12. 12. Chanakya’s Chant Inside a nondescript home, Chanakya listened toVishaka intently as the glow of the two oil lamps oneither side of his study desk threw ominous streaks ofalternating shadow and light on his grimy complexion.He was a hideous-looking man. His skin was pockmarkedand his features were slightly crooked. His clean-shavenhead was tough, black and leathery and he boasted asandalwood-paste trident on his forehead. Towards theback of his head started a long shikha—a lock of hairmaintained by most Brahmins in the kingdom. The onlygarment on his body was a coarse cotton sheet and hisonly accessory a yagyopavita—the sacred Vedic thread.He rarely smiled because smiling exposed his crookedteeth. He had been born with a full set of teeth—themark of a ruler, but a clairvoyant yogi had predicted thatthe boy would be even more powerful than a mere king—he would be the most powerful kingmaker of his time.To many he was known as Kautilya—the crooked one;to his childhood acquaintances he was Vishnugupta; butto most he was Chanakya—illustrious son of the greatand learned Chanak, the most renowned teacher in allof Magadha. He did not show the slightest emotion or exuberanceas he received her detailed report of the assassination.The wily old Brahmin knew that it never paid to let othersperceive what one’s true feelings were. ‘Three may keepa secret if two of them are dead,’ he would often say. But he couldn’t help laughing inwardly. The foolPaurus had allowed himself to believe that the celestialcreature in his bed was Vishaka—twinkle, twinkle, littlestar, indeed. Hah! Little had the imbecile realised thatVishaka was his trained vishakanya—a poison maiden.In fact, Chanakya had personally supervised the creationof an entire army of such maidens. His secret service 3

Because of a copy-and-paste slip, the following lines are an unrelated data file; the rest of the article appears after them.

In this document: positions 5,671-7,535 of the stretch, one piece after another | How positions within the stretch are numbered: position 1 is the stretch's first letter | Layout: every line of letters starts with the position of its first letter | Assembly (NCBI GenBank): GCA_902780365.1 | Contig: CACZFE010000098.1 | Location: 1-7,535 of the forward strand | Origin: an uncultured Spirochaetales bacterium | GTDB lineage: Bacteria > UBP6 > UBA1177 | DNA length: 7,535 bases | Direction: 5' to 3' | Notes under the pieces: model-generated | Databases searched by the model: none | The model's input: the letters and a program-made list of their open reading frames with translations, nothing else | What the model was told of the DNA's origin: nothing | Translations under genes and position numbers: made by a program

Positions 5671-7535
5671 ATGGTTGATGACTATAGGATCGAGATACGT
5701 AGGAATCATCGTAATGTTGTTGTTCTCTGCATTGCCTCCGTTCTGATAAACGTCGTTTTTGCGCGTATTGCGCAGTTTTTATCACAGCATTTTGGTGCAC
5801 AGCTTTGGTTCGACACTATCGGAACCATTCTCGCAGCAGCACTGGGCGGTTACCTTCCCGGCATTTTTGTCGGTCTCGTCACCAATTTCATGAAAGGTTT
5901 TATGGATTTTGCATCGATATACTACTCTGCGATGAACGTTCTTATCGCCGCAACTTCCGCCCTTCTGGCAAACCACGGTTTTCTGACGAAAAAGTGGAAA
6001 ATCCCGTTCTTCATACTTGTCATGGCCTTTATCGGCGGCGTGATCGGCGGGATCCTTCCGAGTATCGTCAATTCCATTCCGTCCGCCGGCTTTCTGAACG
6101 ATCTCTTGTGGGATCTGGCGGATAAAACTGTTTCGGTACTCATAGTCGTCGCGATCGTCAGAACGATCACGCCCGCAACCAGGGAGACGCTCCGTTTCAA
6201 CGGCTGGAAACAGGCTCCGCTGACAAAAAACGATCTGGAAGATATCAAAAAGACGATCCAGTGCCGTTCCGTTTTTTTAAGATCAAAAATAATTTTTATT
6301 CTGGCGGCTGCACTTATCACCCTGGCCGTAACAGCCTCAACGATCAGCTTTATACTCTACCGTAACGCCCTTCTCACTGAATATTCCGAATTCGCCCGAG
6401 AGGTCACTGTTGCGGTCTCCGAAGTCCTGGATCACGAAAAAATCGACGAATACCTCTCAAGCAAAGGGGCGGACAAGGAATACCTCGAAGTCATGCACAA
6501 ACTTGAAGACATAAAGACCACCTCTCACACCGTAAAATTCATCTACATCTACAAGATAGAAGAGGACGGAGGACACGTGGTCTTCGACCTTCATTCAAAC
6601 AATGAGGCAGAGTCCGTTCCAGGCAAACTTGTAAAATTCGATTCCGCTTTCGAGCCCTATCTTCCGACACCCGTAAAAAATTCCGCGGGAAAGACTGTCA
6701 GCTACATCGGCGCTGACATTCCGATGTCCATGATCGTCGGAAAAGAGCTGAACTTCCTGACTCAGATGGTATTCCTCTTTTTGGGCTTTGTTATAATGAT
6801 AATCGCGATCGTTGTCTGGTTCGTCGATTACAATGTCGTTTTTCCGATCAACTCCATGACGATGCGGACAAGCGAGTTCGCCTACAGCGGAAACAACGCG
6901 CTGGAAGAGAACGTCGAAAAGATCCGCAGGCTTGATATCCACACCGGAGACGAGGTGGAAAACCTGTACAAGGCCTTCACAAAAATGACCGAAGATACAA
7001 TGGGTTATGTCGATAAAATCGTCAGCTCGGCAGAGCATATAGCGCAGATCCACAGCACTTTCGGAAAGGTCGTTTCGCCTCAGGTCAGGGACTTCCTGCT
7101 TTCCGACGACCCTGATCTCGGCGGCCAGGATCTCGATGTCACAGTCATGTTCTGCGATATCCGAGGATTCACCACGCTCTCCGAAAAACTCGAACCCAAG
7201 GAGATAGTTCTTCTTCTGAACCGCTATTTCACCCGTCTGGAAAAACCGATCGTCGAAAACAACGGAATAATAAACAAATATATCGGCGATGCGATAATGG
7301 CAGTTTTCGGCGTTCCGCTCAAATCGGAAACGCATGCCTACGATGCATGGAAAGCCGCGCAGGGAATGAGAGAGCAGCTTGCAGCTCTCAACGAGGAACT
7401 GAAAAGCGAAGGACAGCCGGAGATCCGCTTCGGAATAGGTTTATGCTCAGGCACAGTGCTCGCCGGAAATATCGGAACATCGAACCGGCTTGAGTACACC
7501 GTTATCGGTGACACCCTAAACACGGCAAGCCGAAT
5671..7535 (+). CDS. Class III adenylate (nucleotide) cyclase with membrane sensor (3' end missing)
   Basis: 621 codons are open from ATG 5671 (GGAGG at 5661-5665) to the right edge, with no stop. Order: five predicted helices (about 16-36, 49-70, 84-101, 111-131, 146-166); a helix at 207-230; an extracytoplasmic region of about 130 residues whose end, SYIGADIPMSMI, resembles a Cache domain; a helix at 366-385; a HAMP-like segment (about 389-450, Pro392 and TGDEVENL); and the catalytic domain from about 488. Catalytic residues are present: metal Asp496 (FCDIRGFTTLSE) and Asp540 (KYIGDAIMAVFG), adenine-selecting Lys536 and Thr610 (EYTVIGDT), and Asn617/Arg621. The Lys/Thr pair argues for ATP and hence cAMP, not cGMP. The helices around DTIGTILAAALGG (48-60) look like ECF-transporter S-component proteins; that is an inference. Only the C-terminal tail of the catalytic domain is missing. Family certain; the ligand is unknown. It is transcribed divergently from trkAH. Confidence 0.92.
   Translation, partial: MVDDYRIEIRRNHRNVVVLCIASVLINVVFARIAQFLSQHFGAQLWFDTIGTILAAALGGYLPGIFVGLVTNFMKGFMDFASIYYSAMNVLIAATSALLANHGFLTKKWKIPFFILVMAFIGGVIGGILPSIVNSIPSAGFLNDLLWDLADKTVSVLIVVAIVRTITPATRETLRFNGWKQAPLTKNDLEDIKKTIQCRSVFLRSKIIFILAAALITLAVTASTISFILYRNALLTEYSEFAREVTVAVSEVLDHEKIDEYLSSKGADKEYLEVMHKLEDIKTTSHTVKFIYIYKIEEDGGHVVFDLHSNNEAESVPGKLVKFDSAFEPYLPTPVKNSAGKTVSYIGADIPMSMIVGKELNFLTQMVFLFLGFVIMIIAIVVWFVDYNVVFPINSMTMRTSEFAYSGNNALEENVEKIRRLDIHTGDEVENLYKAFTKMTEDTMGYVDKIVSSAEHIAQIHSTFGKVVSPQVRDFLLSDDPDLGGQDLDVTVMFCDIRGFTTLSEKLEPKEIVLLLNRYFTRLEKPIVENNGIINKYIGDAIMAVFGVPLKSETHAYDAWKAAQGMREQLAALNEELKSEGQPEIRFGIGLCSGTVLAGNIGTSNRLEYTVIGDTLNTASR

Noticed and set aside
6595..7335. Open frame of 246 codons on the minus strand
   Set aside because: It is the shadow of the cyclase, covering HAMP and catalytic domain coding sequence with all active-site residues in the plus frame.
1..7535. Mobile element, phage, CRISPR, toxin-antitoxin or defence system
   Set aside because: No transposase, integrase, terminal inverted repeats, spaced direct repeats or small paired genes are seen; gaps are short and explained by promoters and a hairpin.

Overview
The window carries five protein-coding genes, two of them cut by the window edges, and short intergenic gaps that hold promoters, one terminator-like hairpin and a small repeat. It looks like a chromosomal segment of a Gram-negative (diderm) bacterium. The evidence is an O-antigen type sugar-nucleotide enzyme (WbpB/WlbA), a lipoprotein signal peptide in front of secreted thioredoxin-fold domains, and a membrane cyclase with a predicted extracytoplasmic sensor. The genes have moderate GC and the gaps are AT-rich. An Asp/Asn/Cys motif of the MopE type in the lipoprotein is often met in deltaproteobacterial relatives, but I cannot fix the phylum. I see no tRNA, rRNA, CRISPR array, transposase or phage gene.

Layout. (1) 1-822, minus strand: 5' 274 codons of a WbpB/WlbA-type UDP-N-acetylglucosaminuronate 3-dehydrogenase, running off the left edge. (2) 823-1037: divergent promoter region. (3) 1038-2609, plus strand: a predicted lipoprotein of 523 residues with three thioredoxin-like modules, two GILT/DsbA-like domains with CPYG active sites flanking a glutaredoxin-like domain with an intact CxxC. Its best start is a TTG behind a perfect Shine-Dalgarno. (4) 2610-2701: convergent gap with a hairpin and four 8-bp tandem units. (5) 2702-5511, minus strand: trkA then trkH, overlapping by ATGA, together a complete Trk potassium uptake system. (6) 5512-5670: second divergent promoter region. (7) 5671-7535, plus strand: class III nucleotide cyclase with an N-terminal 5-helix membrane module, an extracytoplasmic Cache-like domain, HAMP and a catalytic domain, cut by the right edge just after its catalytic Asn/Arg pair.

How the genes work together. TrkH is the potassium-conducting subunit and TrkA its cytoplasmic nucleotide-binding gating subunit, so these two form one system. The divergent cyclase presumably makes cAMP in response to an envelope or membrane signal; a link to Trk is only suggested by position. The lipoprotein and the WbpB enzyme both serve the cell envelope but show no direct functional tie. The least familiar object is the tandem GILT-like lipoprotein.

13. 13. ASHWIN SANGHIwould identify young and nubile girls whose horoscopesforetold of widowhood. These beautiful damsels wouldbe sequestered at an early age and fed a variety of poisonsin graduated doses, making them immune to their ruinouseffects. By the time each of Chanakya’s vishakanyasreached puberty, they were utterly toxic. A simple kisswith an infinitesimal exchange of saliva was lethal enoughto kill the strongest bull of a man. ‘Go tell Chandragupta that he’s now emperor ofMagadha,’ the cunning Brahmin matter-of-factly instructedhis venomous pupil as his mind wandered back to howand when the saga had started.King Dhanananda of Magadha was in a foul mood. HisBrahmin prime minister, the wise Shaktar, appeared tobe lecturing him—God’s representative on earth! Shaktarwanted the king to spend less time absorbed in wine-drenched carnal pursuits, and more time improving thelives of Magadha’s citizens. Dhanananda found scholarssuch as Shaktar boring and insufferable. He toleratedthem nonetheless. Patronage of Brahmins in his councilmade him appear wise. The roof of Magadha’s great audience hall wassupported by eighty massive pillars. Rich furnishings andtapestries embellished the court of the world’s richestking. Some distance away from the palace stood a gildedDurakhi Devi temple, a Buddhist monastery as well asan ayurvedic hospital—signs of Magadha’s religious,material and spiritual progress. Dhanananda looked to his right and observed thefirst chair. It was reserved for the most importantBrahmin in the land—the prime minister, Shaktar. Thechair was empty because Shaktar had stood up to deliver 4